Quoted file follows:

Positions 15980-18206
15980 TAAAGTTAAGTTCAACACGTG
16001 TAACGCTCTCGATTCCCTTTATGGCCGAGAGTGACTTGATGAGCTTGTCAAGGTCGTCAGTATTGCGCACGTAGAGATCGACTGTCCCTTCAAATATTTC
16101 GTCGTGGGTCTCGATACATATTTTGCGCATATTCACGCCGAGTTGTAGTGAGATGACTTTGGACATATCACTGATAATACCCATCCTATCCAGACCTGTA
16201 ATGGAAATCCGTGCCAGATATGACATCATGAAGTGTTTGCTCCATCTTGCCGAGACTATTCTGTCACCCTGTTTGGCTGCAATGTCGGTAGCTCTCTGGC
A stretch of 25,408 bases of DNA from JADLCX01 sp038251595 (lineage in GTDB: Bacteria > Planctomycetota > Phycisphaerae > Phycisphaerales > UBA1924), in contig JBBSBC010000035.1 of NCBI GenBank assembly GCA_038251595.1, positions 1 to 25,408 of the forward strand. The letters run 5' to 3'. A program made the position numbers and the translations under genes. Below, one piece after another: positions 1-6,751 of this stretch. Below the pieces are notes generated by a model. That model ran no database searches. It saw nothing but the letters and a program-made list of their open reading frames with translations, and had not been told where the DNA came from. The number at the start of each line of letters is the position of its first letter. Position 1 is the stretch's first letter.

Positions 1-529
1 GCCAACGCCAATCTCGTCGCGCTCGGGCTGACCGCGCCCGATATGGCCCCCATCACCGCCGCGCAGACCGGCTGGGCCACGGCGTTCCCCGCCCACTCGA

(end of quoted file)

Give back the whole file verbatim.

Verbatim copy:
Positions 15980-18206
15980 TAAAGTTAAGTTCAACACGTG
16001 TAACGCTCTCGATTCCCTTTATGGCCGAGAGTGACTTGATGAGCTTGTCAAGGTCGTCAGTATTGCGCACGTAGAGATCGACTGTCCCTTCAAATATTTC
16101 GTCGTGGGTCTCGATACATATTTTGCGCATATTCACGCCGAGTTGTAGTGAGATGACTTTGGACATATCACTGATAATACCCATCCTATCCAGACCTGTA
16201 ATGGAAATCCGTGCCAGATATGACATCATGAAGTGTTTGCTCCATCTTGCCGAGACTATTCTGTCACCCTGTTTGGCTGCAATGTCGGTAGCTCTCTGGC
A stretch of 25,408 bases of DNA from JADLCX01 sp038251595 (lineage in GTDB: Bacteria > Planctomycetota > Phycisphaerae > Phycisphaerales > UBA1924), in contig JBBSBC010000035.1 of NCBI GenBank assembly GCA_038251595.1, positions 1 to 25,408 of the forward strand. The letters run 5' to 3'. A program made the position numbers and the translations under genes. Below, one piece after another: positions 1-6,751 of this stretch. Below the pieces are notes generated by a model. That model ran no database searches. It saw nothing but the letters and a program-made list of their open reading frames with translations, and had not been told where the DNA came from. The number at the start of each line of letters is the position of its first letter. Position 1 is the stretch's first letter.

Positions 1-529
1 GCCAACGCCAATCTCGTCGCGCTCGGGCTGACCGCGCCCGATATGGCCCCCATCACCGCCGCGCAGACCGGCTGGGCCACGGCGTTCCCCGCCCACTCGA